In the old days, ivars were required to be declared in the
@interface. This is actually still true for PPC and i386 (i.e. 32-bit intel) targets. This is because of the fragile base class problem, which required that all subclasses know the exact size of their superclass. As such, ivars need to be in the
@interface or nobody can subclass the class.
With the move to x86_64 and ARM, alongside obj-c 2.0 came a fix for the fragile base class problem. With this fix, class sizes no longer need to be known at compile time but can be deferred to runtime. Therefore, ivars can be declared in other places. Notably, an ivar can now be synthesized from a
@property (more specifically the
@synthesize line in the implementation). In Clang they can also be declared in a class extension block (which looks like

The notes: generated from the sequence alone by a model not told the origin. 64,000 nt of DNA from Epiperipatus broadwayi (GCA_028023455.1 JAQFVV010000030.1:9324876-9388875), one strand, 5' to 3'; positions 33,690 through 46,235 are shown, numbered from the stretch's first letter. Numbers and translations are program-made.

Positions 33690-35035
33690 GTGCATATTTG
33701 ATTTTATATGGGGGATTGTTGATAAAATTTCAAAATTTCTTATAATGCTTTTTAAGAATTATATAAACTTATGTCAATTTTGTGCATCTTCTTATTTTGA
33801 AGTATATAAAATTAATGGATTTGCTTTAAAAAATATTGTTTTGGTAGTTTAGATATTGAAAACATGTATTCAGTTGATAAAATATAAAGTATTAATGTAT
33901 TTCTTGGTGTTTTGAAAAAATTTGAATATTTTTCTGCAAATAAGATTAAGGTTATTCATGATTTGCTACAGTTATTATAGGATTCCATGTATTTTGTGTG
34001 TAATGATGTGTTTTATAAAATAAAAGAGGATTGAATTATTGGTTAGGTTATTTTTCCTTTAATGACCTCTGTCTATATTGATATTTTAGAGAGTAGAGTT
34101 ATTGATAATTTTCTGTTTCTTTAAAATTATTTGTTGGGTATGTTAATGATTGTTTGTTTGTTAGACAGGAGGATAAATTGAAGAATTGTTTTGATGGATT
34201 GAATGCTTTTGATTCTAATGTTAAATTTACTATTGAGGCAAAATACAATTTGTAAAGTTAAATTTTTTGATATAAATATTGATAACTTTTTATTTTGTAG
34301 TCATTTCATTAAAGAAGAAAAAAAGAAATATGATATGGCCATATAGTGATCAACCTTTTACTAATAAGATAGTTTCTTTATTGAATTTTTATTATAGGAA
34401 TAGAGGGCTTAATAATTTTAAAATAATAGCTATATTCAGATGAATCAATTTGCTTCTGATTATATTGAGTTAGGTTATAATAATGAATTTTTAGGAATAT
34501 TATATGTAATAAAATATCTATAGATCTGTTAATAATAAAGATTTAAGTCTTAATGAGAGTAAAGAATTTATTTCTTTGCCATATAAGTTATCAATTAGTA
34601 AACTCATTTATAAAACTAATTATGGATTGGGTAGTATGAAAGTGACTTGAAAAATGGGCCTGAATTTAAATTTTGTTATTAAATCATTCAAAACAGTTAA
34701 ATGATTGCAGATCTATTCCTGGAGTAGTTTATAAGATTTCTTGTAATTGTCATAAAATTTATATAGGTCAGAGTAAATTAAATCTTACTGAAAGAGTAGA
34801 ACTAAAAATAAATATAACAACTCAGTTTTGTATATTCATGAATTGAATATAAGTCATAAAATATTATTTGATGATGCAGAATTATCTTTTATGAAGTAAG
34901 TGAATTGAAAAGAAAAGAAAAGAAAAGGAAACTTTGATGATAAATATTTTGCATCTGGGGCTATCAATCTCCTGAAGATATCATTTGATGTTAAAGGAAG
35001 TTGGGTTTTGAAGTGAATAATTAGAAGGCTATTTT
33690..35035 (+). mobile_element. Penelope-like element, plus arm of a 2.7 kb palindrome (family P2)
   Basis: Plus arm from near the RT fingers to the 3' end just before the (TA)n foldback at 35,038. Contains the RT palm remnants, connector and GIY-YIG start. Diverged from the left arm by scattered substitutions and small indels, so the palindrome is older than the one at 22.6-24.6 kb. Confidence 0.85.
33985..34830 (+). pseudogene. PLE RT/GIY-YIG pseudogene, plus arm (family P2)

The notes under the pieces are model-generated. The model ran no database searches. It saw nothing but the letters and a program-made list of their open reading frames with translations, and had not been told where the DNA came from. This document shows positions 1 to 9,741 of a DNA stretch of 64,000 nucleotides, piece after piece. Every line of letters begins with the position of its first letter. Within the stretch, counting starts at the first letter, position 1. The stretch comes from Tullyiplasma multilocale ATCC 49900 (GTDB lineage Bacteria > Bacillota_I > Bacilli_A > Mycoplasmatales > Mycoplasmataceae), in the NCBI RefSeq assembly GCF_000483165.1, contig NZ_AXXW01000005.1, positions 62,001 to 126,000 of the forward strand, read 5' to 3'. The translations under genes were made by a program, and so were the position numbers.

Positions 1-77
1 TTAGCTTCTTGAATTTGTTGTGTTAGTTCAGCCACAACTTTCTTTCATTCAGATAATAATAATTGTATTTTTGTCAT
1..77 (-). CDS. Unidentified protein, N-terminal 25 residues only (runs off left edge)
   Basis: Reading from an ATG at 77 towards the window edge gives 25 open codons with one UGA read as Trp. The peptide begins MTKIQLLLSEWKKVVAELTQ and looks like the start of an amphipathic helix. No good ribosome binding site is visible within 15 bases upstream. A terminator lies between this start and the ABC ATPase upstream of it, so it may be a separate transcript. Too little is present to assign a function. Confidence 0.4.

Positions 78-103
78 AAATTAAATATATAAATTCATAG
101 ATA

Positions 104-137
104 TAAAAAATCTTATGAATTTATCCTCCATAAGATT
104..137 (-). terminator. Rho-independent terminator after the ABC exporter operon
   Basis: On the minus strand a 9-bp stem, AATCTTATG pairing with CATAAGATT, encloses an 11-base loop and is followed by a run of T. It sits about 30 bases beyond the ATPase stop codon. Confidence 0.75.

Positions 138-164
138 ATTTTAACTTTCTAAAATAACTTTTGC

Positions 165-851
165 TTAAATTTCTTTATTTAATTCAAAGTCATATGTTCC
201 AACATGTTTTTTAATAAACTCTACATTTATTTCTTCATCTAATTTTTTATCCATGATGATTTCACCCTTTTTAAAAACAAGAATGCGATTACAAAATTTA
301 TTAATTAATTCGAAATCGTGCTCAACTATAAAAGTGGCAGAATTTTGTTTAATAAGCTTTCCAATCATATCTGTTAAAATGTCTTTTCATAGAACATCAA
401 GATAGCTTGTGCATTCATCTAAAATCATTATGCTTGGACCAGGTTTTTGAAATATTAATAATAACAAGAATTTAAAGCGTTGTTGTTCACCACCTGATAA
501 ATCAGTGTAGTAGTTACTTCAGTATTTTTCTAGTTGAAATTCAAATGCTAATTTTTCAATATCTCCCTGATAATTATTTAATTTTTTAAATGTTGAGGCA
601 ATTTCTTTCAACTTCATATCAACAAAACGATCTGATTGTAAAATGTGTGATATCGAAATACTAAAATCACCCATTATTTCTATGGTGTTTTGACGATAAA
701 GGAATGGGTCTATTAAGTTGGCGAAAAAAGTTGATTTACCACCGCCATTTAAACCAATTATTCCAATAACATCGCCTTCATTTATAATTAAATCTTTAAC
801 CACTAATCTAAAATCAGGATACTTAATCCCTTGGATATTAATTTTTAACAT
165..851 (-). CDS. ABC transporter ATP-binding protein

@interface ClassName ()) or directly on the
Today, there are 3 reasons why you find ivars declared in
- Old code (or programmers with old habits) that hasn't been updated to take advantage of the ability to hide ivar declarations.
- Code that needs to run on PPC or i386.
- Code that, for whatever reason, wants their ivars to be public. This should never be the case.
When writing code today that doesn't need to target the old runtime, you should either synthesize your ivars from your properties (preferred), or if you need ivars that aren't tied to properties you should declare them in a class extension or on your
@implementation. The primary reason for this is because the header file documents the public API of your class and should not contain anything that's not public. Ivars are not public, and therefore should not be in the header file.